WEST LAFAYETTE, Ind. (WLFI) - Some research at Purdue will be used to help learn more about a very rare event.
Hundreds were injured when a large meteor exploded over a small Russian town Friday morning. The blast from the explosion shattered windows and damaged some buildings.
What many from the Greater Lafayette area may not know is that about 40 miles northwest of Lafayette, a few miles east of Kentland in Newton County, are the remains from a massive impact. The vertical rock layers hint at the collision's power. It's a site that is currently a rock quarry and is also where geologists first discovered a rock formation that is distinctive to meteor or asteroid impacts.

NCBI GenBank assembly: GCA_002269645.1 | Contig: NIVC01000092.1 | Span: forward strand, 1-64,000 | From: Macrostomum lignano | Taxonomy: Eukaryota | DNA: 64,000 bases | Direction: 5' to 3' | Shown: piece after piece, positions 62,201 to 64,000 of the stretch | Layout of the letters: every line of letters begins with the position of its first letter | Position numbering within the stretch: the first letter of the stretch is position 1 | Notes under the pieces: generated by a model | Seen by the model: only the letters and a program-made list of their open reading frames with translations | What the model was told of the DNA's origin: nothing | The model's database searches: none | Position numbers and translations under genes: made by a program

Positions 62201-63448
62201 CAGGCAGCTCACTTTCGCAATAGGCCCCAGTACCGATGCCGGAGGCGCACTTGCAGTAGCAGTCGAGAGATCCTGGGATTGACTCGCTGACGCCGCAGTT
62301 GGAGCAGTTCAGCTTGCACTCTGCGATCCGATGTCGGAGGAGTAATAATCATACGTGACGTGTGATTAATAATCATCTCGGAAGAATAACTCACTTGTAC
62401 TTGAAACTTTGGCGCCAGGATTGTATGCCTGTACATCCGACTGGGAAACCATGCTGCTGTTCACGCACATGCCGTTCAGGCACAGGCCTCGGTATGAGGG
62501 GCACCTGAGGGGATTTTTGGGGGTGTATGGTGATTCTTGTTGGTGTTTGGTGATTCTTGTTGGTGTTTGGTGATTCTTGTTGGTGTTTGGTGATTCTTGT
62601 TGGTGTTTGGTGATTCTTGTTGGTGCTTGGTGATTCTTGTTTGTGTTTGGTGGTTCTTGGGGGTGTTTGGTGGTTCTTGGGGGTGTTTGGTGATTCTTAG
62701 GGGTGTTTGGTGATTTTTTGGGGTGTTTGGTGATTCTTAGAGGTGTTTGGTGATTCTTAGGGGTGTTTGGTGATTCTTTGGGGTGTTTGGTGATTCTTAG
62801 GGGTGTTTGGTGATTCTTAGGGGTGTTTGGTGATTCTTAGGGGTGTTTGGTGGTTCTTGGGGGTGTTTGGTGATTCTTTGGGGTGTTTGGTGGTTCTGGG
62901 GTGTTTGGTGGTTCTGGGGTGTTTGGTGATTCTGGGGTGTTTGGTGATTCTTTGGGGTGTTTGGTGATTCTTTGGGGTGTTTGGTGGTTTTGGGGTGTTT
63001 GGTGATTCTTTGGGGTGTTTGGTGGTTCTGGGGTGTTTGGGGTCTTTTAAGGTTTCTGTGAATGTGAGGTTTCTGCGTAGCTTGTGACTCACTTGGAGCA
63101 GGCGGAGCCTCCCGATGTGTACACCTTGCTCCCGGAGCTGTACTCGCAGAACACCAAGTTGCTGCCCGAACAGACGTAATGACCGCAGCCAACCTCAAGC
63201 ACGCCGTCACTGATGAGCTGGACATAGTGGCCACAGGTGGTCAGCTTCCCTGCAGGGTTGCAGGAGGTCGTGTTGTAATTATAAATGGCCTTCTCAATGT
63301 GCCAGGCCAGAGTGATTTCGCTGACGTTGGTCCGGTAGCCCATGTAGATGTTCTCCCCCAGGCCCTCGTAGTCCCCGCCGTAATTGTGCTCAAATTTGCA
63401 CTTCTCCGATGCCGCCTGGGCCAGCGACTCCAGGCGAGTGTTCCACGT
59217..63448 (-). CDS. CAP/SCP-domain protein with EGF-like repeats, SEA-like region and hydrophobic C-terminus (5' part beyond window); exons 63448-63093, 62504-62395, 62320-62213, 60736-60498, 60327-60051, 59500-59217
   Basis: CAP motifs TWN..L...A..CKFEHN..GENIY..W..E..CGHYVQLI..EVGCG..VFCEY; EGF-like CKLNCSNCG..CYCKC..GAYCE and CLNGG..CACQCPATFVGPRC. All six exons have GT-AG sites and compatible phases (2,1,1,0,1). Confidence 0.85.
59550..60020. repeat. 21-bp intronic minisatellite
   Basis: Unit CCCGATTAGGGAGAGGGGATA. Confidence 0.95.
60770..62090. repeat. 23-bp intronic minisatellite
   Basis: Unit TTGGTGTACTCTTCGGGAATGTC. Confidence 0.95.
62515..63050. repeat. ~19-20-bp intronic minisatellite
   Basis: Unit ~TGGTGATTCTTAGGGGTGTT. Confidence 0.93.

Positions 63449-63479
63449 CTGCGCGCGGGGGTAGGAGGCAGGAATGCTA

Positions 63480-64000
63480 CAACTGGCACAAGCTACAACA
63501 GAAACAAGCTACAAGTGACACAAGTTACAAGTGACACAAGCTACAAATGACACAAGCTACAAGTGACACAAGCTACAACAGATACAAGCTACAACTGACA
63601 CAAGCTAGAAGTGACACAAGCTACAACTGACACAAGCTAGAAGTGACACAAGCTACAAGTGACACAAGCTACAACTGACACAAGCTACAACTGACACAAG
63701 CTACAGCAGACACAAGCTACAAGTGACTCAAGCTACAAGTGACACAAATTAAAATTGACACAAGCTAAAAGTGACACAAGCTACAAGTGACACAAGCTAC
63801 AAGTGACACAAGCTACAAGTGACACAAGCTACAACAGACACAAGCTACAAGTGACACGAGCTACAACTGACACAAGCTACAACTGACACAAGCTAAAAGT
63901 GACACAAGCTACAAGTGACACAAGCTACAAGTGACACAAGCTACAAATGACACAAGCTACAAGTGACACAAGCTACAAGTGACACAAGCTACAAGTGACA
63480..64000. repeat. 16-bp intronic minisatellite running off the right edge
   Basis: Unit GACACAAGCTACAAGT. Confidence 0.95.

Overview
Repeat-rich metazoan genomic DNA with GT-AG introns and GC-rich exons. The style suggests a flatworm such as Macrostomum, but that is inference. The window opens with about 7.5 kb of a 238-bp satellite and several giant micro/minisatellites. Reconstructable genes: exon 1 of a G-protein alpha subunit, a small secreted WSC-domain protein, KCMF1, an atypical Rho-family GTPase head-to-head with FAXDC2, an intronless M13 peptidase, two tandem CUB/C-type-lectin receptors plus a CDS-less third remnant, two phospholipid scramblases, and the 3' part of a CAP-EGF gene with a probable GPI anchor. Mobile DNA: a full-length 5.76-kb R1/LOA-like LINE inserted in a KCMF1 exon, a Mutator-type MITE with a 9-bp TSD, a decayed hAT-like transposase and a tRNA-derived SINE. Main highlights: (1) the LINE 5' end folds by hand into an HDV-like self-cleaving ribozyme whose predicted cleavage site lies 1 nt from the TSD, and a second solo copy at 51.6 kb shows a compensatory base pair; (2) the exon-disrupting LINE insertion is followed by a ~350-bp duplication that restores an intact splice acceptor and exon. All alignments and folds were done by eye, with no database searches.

Our sister station WLFI Purdue scientists like Professor Jay Melosh in the Department of Earth and Atmospheric Sciences have developed a crater calculator to analyze impact zones and air bursts caused by something like today's meteor.
"To actually have it move from the realm of theory to something that really happened is really exciting," said Melosh. "These shattercones were first discovered in the 1940s at Kentland so among scientists it's a famous site."